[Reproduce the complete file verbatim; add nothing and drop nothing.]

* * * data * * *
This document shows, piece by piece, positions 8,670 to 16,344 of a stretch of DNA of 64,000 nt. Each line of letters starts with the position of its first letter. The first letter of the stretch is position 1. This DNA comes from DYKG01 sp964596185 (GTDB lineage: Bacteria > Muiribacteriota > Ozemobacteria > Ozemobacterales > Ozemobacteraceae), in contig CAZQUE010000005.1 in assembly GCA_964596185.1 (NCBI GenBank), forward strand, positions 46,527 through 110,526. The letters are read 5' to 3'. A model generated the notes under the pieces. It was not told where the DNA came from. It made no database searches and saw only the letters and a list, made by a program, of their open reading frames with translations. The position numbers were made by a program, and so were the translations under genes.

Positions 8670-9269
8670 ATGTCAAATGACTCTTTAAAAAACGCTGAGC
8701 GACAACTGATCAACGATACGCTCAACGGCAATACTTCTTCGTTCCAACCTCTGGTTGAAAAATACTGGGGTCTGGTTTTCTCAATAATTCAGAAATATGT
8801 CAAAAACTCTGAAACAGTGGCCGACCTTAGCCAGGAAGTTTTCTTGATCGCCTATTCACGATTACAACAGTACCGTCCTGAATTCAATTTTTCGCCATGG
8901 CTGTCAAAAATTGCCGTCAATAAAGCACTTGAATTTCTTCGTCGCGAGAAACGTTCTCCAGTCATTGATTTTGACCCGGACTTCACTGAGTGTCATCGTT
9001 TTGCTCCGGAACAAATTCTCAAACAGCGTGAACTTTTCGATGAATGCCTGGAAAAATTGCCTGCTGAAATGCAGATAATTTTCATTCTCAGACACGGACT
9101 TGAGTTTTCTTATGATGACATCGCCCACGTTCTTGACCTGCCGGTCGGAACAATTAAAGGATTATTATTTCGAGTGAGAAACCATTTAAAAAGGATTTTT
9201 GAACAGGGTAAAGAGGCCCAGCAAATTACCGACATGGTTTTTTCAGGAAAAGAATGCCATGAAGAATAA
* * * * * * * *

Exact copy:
This document shows, piece by piece, positions 8,670 to 16,344 of a stretch of DNA of 64,000 nt. Each line of letters starts with the position of its first letter. The first letter of the stretch is position 1. This DNA comes from DYKG01 sp964596185 (GTDB lineage: Bacteria > Muiribacteriota > Ozemobacteria > Ozemobacterales > Ozemobacteraceae), in contig CAZQUE010000005.1 in assembly GCA_964596185.1 (NCBI GenBank), forward strand, positions 46,527 through 110,526. The letters are read 5' to 3'. A model generated the notes under the pieces. It was not told where the DNA came from. It made no database searches and saw only the letters and a list, made by a program, of their open reading frames with translations. The position numbers were made by a program, and so were the translations under genes.

Positions 8670-9269
8670 ATGTCAAATGACTCTTTAAAAAACGCTGAGC
8701 GACAACTGATCAACGATACGCTCAACGGCAATACTTCTTCGTTCCAACCTCTGGTTGAAAAATACTGGGGTCTGGTTTTCTCAATAATTCAGAAATATGT
8801 CAAAAACTCTGAAACAGTGGCCGACCTTAGCCAGGAAGTTTTCTTGATCGCCTATTCACGATTACAACAGTACCGTCCTGAATTCAATTTTTCGCCATGG
8901 CTGTCAAAAATTGCCGTCAATAAAGCACTTGAATTTCTTCGTCGCGAGAAACGTTCTCCAGTCATTGATTTTGACCCGGACTTCACTGAGTGTCATCGTT
9001 TTGCTCCGGAACAAATTCTCAAACAGCGTGAACTTTTCGATGAATGCCTGGAAAAATTGCCTGCTGAAATGCAGATAATTTTCATTCTCAGACACGGACT
9101 TGAGTTTTCTTATGATGACATCGCCCACGTTCTTGACCTGCCGGTCGGAACAATTAAAGGATTATTATTTCGAGTGAGAAACCATTTAAAAAGGATTTTT
9201 GAACAGGGTAAAGAGGCCCAGCAAATTACCGACATGGTTTTTTCAGGAAAAGAATGCCATGAAGAATAA